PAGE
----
Prominent artificial intelligence scholar Timnit Gebru helped improve Google's public image as a company that elevates Black computer scientists and questions harmful uses of AI technology.
But internally, Gebru, a leader in the field of AI ethics, was not shy about voicing doubts about those commitments—until she was pushed out of the company this week in a dispute over a research paper examining the societal dangers of an emerging branch of AI.
Gebru announced on Twitter she was fired. Google told employees she resigned. More than 1,200 Google employees have signed on to an open letter calling the incident "unprecedented research censorship" and faulting the company for racism and defensiveness.
The furor over Gebru's abrupt departure is the latest incident raising questions about whether Google has strayed so far away from its original "Don't Be Evil" motto that the company now routinely ousts employees who dare to challenge management. The exit of Gebru, who is Black, also raised further doubts about diversity and inclusion at a company where Black women account for just 1.6% of the workforce.
And it's exposed concerns beyond Google about whether showy efforts at ethical AI—ranging from a White House executive order this week to ethics review teams set up throughout the tech industry—are of little use when their conclusions might threaten profits or national interests.
Gebru has been a star in the AI ethics world who spent her early tech career working on Apple products and got her doctorate studying computer vision at the Stanford Artificial Intelligence Laboratory.
She's co-founder of the group Black in AI, which promotes Black employment and leadership in the field. She's known for a landmark 2018 study that found racial and gender bias in facial recognition software.
Gebru had recently been working on a paper examining the risks of developing computer systems that analyze huge databases of human language and use that to create their own human-like text. The paper, a copy of which was shown to The Associated Press, mentions Google's own new technology, used in its search business, as well as those developed by others.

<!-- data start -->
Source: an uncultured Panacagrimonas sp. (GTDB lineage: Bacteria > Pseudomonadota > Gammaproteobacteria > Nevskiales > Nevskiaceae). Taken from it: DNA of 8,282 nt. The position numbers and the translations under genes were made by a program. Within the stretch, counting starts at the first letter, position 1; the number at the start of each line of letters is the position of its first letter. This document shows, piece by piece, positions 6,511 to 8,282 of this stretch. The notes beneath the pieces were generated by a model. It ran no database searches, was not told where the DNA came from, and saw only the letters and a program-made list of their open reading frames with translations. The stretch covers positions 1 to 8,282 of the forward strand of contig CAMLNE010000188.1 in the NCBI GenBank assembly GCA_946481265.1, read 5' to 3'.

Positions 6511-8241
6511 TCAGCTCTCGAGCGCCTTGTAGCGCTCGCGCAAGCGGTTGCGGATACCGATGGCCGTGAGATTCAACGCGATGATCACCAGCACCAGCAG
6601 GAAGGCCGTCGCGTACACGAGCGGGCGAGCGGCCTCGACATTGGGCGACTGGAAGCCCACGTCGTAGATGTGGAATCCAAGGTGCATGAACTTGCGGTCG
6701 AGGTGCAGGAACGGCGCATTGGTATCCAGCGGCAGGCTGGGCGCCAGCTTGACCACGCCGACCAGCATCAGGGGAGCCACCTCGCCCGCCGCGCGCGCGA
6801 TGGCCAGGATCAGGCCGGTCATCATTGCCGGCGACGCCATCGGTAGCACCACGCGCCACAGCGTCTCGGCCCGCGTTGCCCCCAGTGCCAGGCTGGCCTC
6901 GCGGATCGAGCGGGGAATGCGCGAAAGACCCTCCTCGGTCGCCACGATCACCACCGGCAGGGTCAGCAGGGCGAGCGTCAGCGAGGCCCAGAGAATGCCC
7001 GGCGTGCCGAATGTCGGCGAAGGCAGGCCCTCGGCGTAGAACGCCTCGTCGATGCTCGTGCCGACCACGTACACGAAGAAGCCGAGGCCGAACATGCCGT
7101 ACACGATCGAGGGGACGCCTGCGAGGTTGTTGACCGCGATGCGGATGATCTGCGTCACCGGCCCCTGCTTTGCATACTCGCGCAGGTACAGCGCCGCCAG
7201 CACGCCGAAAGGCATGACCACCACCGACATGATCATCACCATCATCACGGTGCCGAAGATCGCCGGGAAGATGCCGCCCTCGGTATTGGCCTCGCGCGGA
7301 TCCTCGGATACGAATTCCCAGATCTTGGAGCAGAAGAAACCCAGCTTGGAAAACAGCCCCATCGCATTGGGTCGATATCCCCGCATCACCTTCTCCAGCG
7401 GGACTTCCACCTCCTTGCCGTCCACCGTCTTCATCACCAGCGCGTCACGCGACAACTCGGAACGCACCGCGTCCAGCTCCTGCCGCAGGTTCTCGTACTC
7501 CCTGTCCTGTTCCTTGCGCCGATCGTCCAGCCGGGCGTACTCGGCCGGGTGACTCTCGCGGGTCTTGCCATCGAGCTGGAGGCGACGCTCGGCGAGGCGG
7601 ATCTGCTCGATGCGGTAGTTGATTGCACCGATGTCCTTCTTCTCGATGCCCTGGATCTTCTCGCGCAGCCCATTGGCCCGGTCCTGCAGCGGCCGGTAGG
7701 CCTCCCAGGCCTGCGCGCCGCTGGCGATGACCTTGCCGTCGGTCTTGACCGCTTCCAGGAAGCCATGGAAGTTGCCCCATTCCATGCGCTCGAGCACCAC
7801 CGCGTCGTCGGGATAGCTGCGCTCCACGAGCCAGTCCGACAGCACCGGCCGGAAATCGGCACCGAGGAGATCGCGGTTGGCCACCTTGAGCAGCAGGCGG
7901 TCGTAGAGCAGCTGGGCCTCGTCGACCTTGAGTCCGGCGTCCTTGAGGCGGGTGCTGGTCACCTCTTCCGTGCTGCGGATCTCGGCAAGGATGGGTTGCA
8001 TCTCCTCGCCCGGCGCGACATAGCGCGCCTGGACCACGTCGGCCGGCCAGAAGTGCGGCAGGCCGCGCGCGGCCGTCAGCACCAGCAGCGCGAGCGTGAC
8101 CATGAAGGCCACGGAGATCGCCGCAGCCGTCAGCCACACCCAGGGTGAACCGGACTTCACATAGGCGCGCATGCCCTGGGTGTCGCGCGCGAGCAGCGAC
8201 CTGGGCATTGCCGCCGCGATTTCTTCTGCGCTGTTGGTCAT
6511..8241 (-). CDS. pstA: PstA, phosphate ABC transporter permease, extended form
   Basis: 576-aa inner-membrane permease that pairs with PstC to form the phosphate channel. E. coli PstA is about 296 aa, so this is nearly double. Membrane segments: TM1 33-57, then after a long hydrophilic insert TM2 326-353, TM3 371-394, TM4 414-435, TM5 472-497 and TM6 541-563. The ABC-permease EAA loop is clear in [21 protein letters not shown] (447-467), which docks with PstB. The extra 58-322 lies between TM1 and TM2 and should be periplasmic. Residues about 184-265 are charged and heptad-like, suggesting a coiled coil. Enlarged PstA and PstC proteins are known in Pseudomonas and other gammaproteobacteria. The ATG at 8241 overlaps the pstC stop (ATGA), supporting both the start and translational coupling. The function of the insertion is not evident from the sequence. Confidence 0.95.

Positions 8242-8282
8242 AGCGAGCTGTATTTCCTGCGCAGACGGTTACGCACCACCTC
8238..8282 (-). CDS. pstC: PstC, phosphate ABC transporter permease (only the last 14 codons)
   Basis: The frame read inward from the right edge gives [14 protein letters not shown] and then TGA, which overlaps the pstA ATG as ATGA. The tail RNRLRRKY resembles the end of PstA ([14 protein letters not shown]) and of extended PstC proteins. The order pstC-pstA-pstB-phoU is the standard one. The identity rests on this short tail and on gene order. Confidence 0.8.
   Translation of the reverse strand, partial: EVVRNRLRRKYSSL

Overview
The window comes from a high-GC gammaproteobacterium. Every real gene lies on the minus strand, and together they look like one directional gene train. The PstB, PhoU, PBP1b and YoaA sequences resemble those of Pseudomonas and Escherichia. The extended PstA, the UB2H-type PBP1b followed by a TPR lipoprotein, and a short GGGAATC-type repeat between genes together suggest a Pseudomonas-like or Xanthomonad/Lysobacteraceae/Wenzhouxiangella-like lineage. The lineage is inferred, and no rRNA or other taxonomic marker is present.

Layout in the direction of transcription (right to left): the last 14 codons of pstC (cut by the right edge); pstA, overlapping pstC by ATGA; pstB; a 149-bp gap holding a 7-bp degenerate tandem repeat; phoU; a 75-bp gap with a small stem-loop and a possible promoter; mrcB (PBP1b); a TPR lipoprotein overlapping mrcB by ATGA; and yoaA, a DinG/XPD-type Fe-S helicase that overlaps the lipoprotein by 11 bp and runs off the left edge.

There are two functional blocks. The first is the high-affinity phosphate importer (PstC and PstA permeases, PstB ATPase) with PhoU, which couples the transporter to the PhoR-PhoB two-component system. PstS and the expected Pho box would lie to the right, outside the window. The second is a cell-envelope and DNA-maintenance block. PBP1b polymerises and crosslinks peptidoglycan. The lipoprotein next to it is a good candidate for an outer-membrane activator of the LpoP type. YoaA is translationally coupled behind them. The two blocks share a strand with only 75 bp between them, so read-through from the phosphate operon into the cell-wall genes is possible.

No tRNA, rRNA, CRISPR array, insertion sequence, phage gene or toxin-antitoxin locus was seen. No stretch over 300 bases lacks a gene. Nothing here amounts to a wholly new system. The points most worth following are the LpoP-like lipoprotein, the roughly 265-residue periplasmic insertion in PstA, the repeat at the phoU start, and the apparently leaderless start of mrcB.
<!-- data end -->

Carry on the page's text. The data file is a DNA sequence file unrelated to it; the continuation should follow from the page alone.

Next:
Besides flagging the potential dangers of bias, the paper also cited the environmental cost of chugging so much energy to run the models—an important issue at a company that brags about its commitment to being carbon neutral since 2007 as it strives to become even greener.
Google managers had concerns about omissions in the work and its timing, and wanted the names of Google employees taken off the study, but Gebru objected, according to an exchange of emails shared with the AP and first who co-authored the 2018 facial recognition study with Gebru.
"She deserves more than Google knew how to give, and now she is an all-star free agent who will continue to transform the tech industry," Buolamwini said in an email Friday.
How Google will handle its AI ethics initiative and the internal dissent sparked by Gebru's exit is one of a number of problems facing the company heading into the new year.
At the same time she was on her way out, the National Labor Relations Board on Wednesday cast another spotlight on Google's workplace. In a complaint, the NRLB accused the company of spying on employees during a 2019 effort to organize a union before the company fired two activist workers for engaging in activities allowed under U.S. law. Google has denied the allegations in the case, which is scheduled for an April hearing.
Google has also been cast as a profit-mongering bully by the U.S. Justice Department in an antitrust lawsuit alleging the company has been illegally abusing the power of its dominant search engine and other popular digital services to stifle competition. The company also denies any wrongdoing in that legal battle, which may drag on for years.
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